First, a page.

Take a look through the contents and if there is one aspect you're interested in you can hop straight there. It's worth reading the article as a whole though as I go through all the different issues you'll want to look at when you optimize a page.
On-page SEO is becoming increasingly overshadowed by off-page factors. However that’s not to say it’s not important to have your on-page SEO spot on. By getting on-page right you're putting down a solid foundation to build upon with other activities.
To make it easier to break down the information, we’re looking at a page in isolation in this article. In reality I would be looking at it as part of the website and thinking about all the possible ramifications to both on-site and off-site activity.
Google uses the on-page content in order to work out what the page is about. So which keywords your pages rank for is determined by the content they contain. Within this Google assigns more or less relevancy (the influence given to which keywords you rank for) to different elements on the page.
For this article we're going to analyse this page and work through those elements within it. I find the best way to do this is with a ‘top down’ approach. This keeps everything organised and makes it less likely we'll miss something. So, let’s start at the top and go from there.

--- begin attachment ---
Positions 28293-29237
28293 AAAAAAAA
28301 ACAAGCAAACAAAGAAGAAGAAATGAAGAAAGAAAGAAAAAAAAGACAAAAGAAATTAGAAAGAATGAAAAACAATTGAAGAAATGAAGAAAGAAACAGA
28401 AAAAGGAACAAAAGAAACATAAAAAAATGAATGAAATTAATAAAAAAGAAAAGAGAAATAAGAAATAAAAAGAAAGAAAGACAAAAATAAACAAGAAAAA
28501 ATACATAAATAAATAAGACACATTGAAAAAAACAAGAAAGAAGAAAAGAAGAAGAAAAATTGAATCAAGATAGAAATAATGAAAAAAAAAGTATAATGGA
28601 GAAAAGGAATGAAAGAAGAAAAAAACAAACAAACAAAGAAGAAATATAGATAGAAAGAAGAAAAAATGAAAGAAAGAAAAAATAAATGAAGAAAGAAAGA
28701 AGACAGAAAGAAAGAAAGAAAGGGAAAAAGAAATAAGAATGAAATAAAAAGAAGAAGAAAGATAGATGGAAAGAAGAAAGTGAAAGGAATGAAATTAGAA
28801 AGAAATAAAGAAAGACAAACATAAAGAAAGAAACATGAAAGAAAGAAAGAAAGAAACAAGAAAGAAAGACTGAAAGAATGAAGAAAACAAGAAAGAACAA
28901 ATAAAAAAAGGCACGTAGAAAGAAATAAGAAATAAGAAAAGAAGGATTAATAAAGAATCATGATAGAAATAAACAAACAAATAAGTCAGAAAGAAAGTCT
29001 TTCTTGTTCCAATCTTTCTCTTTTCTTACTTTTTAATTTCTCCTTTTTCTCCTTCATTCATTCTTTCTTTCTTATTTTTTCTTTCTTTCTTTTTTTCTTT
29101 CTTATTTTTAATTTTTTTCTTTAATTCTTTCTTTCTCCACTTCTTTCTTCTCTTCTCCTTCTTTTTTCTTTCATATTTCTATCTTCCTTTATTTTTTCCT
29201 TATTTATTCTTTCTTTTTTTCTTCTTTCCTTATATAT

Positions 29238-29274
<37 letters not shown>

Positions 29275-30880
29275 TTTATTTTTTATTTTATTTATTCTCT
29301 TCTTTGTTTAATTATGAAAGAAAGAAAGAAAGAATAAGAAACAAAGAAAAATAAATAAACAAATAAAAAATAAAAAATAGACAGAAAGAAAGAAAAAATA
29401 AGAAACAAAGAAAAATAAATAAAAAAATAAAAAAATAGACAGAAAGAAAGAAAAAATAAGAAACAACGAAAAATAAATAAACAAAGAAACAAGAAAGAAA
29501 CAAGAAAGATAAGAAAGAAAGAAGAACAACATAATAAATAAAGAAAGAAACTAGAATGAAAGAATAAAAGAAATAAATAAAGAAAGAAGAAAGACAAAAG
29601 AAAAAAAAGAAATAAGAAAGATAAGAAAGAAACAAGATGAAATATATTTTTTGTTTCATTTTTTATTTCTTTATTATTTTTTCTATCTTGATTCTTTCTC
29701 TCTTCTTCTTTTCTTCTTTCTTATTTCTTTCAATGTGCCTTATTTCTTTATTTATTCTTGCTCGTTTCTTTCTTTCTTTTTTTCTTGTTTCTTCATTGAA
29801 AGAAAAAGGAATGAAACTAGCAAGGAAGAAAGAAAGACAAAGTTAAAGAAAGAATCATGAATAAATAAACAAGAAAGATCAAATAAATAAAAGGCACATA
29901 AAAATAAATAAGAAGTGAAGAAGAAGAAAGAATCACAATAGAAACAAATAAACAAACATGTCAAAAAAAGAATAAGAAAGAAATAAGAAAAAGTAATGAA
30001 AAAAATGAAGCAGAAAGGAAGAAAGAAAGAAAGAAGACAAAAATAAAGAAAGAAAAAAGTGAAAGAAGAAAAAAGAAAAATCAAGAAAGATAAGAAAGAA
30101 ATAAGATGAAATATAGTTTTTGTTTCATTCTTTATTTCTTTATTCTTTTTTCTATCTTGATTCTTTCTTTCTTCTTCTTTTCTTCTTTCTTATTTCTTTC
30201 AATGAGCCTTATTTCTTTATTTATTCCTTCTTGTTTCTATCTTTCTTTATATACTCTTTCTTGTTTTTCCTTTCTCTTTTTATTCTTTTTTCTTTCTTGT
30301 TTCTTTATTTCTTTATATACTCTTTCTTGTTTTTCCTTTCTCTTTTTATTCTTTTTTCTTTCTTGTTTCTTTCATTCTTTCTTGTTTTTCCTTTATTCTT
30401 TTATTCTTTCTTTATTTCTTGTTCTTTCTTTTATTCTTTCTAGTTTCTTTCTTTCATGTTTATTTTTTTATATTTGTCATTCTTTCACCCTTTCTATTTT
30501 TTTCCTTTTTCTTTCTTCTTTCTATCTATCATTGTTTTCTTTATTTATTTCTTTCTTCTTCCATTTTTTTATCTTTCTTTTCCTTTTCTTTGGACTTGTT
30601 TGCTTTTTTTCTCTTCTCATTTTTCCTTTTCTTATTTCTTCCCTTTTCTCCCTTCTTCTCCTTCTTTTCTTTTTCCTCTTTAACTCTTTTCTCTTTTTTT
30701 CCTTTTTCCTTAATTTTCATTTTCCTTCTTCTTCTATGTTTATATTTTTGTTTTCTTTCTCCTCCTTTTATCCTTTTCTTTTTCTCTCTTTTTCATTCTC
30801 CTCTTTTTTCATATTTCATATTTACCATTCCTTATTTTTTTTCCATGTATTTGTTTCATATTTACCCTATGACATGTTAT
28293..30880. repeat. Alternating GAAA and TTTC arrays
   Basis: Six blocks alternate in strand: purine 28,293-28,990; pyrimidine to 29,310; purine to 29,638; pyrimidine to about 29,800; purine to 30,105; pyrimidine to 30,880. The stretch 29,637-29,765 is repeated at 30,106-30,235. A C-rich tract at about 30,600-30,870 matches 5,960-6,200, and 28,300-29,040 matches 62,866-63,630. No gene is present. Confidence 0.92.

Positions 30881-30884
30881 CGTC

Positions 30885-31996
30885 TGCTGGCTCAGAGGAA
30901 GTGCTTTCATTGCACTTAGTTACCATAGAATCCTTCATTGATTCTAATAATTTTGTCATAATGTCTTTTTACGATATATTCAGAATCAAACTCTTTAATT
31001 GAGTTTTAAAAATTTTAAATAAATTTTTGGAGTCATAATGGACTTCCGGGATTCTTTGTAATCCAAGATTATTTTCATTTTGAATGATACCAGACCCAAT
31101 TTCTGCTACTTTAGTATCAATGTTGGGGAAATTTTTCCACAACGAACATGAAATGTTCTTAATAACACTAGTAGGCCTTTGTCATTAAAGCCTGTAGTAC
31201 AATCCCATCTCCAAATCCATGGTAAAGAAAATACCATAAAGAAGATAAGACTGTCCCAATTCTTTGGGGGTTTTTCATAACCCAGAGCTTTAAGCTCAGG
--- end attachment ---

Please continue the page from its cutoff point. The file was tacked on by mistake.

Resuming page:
The URL can be a bit of an underrated asset for a page. Not only does it provide additional value to your keywords, it also appears within the search results.
This means your URL actually forms part of the ‘ad’ which appears for your site in the organic search results. That then has a direct influence on whether people choose to click your link. Note that Google shortens longer URLs, like this one, to make them display neatly. The middle section is hopped over, leaving the most important parts for the user - the domain and the page.
Your URL should be readable to a human and make sense. It doesn’t need to be perfect English but at a glance the content that you would expect to see on the page should be clear. A good test is to see if your URL reflects your page title.
Let’s take a look at the URL for this page:
It can be broken down into the following sections:
If you want to learn more about site structure and the other elements in the breakdown of this URL you can do so in this article on site structure.
Some popular CMS such as Wordpress use a numerical default for URLs, meaning that when a page is created it is assigned a numerical code which forms the URL. For SEO this isn’t great, you want it to be human-readable. Luckily enough this is pretty easy to change. Just use the permalinks option within your install, which will change the URLs to words, instead of numbers.
Try and keep your page URL short, don’t use too many words. 3 to 4 is a good number but a healthy dose of common sense should steer you in the right direction. Obviously you can use more shorter words or fewer longer words. Just make sure it’s clear, uses your main keywords for the page and it actually looks good on page.